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A report in the Indian media published September 2, 2020, confirmed by a source at the Bharat Diamond Bourse in Mumbai, was enlightening. It concerned what was said to be “a large number of Indian diamond traders,” who had been arrested in mainland China for allegedly smuggling in polished diamonds. Their reason for doing so was to avoid paying a 6 percent import tax levied by the Chinese government on diamonds brought into the country.

The incidence of diamonds being smuggled from Hong Kong into mainland China to avoid paying the import tax is not news, and indeed has been business as usual for a great many years. The Southeast Asian city has served as the diamond trade’s most important import hub after New York for decades, and its primary function has been to serve as a channel to the greater Chinese market, as well as the other countries in the region.

A cursory glance at the data tells the story. From 2011 through 2019, annual polished diamond imports in Hong Kong, a city with a population of about 7.5 million individuals, never dipped below $15 billion. During the same time, imports of polished diamonds into mainland China, a country with a population of about 1.4 billion, through the Shanghai Diamond Exchange which is charged by the central government with administering all official imports and exports of diamonds, was at best one third that the Hong Kong total on any given year.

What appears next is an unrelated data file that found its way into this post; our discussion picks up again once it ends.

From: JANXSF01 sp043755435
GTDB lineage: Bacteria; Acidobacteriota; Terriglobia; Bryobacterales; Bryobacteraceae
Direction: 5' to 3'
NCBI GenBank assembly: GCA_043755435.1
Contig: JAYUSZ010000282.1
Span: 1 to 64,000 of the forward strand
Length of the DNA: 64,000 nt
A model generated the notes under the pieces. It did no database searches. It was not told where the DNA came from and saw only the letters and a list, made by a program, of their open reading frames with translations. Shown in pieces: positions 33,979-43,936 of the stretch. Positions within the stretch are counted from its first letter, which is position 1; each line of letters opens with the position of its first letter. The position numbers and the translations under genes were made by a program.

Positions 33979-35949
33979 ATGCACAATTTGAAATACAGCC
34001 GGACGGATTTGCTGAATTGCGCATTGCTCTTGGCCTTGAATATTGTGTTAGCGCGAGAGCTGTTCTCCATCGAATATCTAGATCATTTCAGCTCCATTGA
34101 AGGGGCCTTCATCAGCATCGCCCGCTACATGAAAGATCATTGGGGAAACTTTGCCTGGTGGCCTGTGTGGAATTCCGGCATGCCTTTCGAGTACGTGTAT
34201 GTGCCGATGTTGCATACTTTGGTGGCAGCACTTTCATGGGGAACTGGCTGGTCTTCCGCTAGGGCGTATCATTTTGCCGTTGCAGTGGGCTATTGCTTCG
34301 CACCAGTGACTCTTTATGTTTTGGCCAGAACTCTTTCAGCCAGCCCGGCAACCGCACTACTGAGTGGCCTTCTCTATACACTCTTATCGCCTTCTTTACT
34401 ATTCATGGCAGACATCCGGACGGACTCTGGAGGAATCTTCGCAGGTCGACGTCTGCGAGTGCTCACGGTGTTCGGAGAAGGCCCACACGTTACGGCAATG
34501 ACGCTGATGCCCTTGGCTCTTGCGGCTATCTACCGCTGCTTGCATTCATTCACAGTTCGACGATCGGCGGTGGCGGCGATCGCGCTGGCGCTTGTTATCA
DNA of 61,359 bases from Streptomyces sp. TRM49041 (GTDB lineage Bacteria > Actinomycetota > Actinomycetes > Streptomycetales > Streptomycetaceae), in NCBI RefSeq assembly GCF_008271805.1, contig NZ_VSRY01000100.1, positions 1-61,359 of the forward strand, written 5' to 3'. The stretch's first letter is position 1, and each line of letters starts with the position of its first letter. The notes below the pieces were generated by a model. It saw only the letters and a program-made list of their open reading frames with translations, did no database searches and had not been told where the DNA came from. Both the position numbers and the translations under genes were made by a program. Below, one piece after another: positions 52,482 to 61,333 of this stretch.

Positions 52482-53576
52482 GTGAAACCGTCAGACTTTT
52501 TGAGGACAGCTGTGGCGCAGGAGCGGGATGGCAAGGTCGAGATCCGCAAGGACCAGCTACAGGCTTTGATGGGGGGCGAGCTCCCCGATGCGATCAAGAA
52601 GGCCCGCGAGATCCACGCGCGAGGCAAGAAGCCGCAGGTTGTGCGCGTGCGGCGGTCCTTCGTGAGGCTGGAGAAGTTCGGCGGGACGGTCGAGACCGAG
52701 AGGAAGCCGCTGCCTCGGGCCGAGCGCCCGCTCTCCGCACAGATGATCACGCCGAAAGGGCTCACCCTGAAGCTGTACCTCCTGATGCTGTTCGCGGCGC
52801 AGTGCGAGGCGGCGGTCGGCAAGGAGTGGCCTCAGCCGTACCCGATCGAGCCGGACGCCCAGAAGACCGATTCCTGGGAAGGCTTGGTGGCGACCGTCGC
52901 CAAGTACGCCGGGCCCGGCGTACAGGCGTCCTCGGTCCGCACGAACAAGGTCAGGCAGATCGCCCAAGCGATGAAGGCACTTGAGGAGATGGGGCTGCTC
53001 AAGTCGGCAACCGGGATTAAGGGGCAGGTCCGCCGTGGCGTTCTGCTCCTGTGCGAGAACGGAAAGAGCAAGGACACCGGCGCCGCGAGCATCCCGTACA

According to De Beers Insight report published at the end of 2019, consumer demand for diamonds in China in 2018 rose 3 percent in local currency and 5 percent by dollar value to stand at $10 billion. Needless to say, many if not most the goods sold did not enter the country through official channels.

The fact that a group of Indian traders had been accused of smuggling goods into mainland China was not thought-provoking in and of itself. What’s more interesting is the question whether the Chinese authorities are cracking down on goods being channeled into China though non-official channels, and whether this latest development indicates a further erosion in Hong Kong’s long-held status as a free-market outpost and a gateway to one of the world two largest jewelry markets.


The source of much of the concern is a harsh new security law imposed upon Hong Kong on June 30, 2020, by the authorities in Beijing, purportedly to prevent sedition, collusion with foreign powers and terrorism in the territory. The move came after continuing anti-government demonstrations since March 2019, which began as protest against a government’s move to allow the extradition of criminal cases from Hong Kong to the Chinese mainland.

Many in the city, and their opinion is shared by most Western governments, believe that the new security legislation represents a de facto dismantling of Hong Kong’s “one country, two systems” formula, which was meant  to have kept the territory largely autonomous until at least 2047, supporting its role as one of the world’s major financial centers.